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John Teale sometimes approximates to an English Phil Bolger - a fine boat designer with the intellect and wit to challenge received wisdom. And this is a very clear explanation of what goes into the design of a boat.

The Rudder Treasury Tom Davin (Ed)

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How it used to be - and could still be if you want. Not quite but nearly the equivalent of the best of Uffa.

Practical Junk Rig Hasler & McLeod

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The definitive work - though I have to confess I'm not a fan of the rig.

Boats with an Open Mind: Seventy-Five Unconventional Designs and Concepts Phil Bolger

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This should bring a few preconceptions into sharp perspective. Love it or loathe it, it is a provocative book.

John G. Alden and His Yacht Designs Robert W Carrick, Richard Henderson

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Dated, perhaps, but heavily laced with common sense.

Yacht Rating Peter Johnson

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Rating rules have that funny attribute of being the next best thing when new, becoming universally reviled as designers find the loopholes to create some very silly craft, leading to the next rule. This is a very clear guide through the history of rating rules and their effect on yachts - good and bad.

Albert Strange on Yacht Design, Construction and Cruising Jamie Clay, Mark Miller

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It is hard now to agree with some of his theories, but the yachts, a surprising number of which still exist, bear testament to the skill of the man. I wonder when someone will do the same book for George Holmes?

Seaworthiness: the Forgotten Factor C.A. Marchaj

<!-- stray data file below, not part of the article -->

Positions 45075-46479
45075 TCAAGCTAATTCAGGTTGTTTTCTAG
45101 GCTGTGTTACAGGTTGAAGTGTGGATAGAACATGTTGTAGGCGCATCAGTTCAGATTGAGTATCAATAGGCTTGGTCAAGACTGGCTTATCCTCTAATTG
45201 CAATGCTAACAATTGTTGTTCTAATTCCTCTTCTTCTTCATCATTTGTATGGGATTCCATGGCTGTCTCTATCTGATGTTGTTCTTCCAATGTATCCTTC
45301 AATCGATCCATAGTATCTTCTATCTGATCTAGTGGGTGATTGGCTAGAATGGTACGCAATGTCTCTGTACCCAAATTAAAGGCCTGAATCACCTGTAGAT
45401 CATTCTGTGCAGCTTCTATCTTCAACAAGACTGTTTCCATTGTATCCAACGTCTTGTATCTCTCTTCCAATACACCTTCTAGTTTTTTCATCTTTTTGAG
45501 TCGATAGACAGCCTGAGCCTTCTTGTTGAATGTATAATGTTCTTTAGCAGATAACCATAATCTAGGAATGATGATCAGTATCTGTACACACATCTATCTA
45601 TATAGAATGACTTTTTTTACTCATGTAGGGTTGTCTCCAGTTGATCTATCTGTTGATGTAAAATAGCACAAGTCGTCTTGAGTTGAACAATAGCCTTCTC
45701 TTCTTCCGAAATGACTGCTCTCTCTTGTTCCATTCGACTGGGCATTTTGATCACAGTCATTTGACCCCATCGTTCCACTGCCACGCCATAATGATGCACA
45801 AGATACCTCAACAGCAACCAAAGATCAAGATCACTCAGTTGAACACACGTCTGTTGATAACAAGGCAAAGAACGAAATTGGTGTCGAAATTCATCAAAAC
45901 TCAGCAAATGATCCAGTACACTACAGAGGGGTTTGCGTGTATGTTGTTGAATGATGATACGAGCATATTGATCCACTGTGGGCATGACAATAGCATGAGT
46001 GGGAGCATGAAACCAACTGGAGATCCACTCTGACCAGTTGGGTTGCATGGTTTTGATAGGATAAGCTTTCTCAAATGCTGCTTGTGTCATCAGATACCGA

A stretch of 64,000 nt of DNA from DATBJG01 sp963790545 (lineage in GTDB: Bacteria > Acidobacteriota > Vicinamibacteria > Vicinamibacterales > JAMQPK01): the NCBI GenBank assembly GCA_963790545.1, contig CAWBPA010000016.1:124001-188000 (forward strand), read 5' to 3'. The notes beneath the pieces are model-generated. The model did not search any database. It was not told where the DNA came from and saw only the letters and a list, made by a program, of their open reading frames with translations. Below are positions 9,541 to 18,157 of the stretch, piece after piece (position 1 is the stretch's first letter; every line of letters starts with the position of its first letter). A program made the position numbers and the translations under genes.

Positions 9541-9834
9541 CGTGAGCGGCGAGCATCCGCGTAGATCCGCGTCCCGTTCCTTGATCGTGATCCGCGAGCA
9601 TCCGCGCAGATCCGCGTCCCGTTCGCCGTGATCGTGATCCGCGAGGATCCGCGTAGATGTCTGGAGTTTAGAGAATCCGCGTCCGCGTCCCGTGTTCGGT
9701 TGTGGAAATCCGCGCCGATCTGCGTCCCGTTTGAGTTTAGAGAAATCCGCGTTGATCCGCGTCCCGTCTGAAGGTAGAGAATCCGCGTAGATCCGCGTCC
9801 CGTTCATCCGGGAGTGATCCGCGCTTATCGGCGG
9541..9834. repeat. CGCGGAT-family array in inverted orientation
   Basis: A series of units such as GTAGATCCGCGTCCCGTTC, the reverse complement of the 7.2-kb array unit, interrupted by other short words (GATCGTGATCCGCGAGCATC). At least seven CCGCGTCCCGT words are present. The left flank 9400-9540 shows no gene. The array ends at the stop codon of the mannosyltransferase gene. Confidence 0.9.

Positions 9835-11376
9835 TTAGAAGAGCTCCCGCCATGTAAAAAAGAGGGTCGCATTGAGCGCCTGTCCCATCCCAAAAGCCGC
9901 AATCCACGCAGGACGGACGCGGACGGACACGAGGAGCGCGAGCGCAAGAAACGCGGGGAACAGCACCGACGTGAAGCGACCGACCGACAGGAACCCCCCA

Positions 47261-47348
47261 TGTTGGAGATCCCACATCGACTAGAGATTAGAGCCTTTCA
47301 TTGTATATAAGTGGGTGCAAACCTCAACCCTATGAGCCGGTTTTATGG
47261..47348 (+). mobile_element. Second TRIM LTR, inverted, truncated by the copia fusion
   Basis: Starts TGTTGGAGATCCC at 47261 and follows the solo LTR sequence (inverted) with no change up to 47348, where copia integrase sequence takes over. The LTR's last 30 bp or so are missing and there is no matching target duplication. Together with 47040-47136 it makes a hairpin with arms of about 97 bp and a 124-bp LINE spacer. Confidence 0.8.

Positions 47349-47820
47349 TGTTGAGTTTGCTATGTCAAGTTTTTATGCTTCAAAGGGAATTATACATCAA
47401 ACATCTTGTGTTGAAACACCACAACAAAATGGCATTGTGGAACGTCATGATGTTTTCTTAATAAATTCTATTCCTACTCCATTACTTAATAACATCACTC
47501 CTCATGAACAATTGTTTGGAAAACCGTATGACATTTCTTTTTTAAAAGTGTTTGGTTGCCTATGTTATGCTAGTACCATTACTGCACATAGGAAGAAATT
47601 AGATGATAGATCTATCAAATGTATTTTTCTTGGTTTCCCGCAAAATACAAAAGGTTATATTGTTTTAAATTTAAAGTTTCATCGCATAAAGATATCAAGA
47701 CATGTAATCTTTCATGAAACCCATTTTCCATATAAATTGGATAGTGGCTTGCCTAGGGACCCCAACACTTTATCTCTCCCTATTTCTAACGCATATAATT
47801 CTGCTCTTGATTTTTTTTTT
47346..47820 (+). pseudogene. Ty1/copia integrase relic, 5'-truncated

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This is a good book which comes into its own after a particularly disastrous Fastnet or Sydney/Hobart race, if only to remind us that extreme hull forms might come a cropper in extreme conditions. But where his other books seek to advance the art - or science? - this one seems a bit regressive in its approach. It doesn't really provide a way forward through the trade-offs of speed, weight and seaworthiness. That said, it is still well worth reading.

Designs to Inspire Anne & Maynard Bray

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I haven't read this yet, but if Andrew Wolstenholme reckons it is a "cracking book" (Watercraft No 34), that is good enough for me.

Swatchways and Little Ships Maurice Griffiths

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You really should have some of Maurice Griffiths' work on your bookshelves. It doesn't so much set the world on fire as make it seem a better place.

Fifty Wooden Boats WoodenBoat Magazine

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Dream on..

Thirty Wooden Boats WoodenBoat Magazine

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....and on

Forty Wooden Boats : A Third Catalog of Building Plans WoodenBoat Magazine

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...and on